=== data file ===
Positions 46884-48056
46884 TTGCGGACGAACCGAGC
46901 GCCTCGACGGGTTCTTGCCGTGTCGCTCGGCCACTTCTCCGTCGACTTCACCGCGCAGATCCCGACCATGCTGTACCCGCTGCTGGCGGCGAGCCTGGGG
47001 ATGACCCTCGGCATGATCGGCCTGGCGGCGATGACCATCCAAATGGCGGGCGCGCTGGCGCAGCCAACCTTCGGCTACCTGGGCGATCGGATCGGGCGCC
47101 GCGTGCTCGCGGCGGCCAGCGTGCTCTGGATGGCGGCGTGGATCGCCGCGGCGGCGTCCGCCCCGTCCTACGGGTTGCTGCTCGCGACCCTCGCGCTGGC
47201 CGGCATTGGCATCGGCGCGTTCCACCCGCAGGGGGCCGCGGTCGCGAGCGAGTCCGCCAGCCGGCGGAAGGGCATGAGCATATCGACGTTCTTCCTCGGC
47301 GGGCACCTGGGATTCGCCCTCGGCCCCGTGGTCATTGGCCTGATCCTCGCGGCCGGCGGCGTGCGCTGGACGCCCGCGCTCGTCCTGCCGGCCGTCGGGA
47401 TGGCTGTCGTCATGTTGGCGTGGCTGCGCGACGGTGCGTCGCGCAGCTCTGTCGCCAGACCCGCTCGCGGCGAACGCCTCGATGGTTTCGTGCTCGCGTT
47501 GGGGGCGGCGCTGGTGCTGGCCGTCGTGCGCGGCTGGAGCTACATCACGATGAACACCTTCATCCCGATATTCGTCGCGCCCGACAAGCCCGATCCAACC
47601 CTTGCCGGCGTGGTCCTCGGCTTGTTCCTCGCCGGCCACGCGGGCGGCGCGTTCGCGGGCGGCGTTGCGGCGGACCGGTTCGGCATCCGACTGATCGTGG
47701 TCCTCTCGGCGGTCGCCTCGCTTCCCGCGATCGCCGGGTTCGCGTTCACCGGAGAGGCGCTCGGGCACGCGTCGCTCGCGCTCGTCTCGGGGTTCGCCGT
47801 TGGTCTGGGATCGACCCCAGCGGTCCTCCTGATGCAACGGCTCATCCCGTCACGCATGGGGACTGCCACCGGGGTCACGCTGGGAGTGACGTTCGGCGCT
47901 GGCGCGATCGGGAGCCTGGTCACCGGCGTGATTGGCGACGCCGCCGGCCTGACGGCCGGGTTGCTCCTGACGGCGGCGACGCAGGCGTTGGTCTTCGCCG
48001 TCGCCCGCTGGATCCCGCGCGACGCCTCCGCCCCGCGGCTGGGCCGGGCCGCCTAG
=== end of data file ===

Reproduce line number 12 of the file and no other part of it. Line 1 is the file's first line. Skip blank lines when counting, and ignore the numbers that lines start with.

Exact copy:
47801 TGGTCTGGGATCGACCCCAGCGGTCCTCCTGATGCAACGGCTCATCCCGTCACGCATGGGGACTGCCACCGGGGTCACGCTGGGAGTGACGTTCGGCGCT